First generation of post-fuel spill fish returns to Goldstream

The 20,000 juvenile coho released in April 2011 coinciding with a massive fuel spill are returning to the stream this season

Goldstream Hatchery volunteer feeds some 14-month-old Coho salmon that were raised from eggs at the hatchery.

This year’s salmon run marks the first coho salmon to return since the massive fuel spill in Goldstream Park.

“We are very concerned about the coho, the adults returning are the juveniles from the fuel spill,” said Peter McCully, technical adviser for Goldstream Hatchery. “We have no idea what it’ll look like until later.”

On April 16, 2011, a fuel truck crash on the Malahat spilled 42,7000 litres of fuel into the Goldstream River. Hours after 8,000 hatchery fish were released into the river. Throughout that week about 20,000 fish were released. This will be the first year the repercussions of the spill will be seen in fish, though last year about 800 were counted in the river.

“Last year the coho weren’t affected by the fuel spill,” McCully said.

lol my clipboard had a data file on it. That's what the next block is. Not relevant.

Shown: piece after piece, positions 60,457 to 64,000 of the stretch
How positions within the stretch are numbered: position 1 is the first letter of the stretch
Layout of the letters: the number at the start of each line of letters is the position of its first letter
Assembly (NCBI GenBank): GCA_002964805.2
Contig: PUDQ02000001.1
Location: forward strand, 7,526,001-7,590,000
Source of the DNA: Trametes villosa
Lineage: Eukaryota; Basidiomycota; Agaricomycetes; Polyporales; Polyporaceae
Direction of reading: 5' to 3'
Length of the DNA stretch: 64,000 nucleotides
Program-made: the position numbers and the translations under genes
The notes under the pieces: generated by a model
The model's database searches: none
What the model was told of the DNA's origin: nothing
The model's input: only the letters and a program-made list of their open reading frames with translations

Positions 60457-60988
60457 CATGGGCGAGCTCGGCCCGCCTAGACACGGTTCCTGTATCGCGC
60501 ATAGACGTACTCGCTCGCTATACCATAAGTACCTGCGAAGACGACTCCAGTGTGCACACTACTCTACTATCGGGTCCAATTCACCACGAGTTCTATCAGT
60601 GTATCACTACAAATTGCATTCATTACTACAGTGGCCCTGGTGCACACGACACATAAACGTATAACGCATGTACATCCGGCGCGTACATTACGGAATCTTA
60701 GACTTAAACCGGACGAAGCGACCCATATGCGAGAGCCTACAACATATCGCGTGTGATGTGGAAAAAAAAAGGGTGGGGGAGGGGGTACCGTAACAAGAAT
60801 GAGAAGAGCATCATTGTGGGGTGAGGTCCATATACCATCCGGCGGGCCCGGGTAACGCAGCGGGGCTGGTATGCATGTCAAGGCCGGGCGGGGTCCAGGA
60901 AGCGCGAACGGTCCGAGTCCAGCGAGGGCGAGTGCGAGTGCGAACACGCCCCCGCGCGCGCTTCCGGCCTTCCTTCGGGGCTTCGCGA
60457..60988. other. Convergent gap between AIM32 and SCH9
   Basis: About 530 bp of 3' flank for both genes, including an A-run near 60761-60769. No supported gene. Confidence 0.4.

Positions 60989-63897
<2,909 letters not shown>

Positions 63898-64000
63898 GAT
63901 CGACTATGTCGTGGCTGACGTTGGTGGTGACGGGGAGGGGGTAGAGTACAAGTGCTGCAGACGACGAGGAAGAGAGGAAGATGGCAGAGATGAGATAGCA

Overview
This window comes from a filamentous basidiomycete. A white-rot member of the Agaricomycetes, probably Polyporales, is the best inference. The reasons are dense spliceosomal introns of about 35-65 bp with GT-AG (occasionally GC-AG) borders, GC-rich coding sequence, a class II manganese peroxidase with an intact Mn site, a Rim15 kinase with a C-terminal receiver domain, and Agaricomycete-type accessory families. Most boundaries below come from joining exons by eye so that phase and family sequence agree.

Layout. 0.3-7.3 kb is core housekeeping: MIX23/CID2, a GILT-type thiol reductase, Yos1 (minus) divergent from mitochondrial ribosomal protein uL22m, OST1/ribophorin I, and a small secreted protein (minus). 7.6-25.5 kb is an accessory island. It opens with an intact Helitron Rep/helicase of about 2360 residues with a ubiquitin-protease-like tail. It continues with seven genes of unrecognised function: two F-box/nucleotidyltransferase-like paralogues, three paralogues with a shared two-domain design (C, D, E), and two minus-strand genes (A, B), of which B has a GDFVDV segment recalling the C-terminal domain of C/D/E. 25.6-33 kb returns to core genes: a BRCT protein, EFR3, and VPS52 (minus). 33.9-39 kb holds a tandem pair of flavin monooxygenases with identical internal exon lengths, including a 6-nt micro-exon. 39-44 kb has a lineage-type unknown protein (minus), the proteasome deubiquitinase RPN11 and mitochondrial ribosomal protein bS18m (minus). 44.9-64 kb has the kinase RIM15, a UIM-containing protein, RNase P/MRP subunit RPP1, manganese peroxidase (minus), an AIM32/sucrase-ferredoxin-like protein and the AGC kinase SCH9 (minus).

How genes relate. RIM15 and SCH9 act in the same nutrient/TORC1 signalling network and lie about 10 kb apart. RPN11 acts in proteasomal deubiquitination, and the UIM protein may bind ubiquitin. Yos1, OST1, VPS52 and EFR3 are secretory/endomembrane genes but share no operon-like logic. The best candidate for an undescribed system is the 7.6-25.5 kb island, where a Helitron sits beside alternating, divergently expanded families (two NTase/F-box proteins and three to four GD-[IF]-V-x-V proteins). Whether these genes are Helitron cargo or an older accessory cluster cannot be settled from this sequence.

While McCully waits to see the first glimpse of how the fuel spill affected the fish, he is also concerned low water levels will affect the salmon run.

“The water is so blessedly low the fish won’t come in it,” McCully said. “The fish need a change in the weather.”

Sometimes when the barometric weather system brings in a low pressure system it can encourage the fish to migrate, McCully explained.

The rain last weekend won’t affect the river water levels, it may add a “fresh water lens” on the ocean encouraging the fish to swim up stream. The ground is so dry the water is just absorbed and didn’t run into the rivers.

“The Goldstream River is impounded (with three dams) it’s not a natural river,” McCully said. “We are releasing water at critical times.”

With low water levels, the Capital Regional District allowed the hatchery to release water, but McCully is unsure how much water the hatchery will be allowed to release.

McCully is asking all residents of the CRD to start conserving water in their homes, so more can be released into the river to aid the salmon spawning.

 

“Look after the water you use in your home. CRD Water will be more flexible with the water we release in the river (if less water is being consumed,)” McCully said.

 

 

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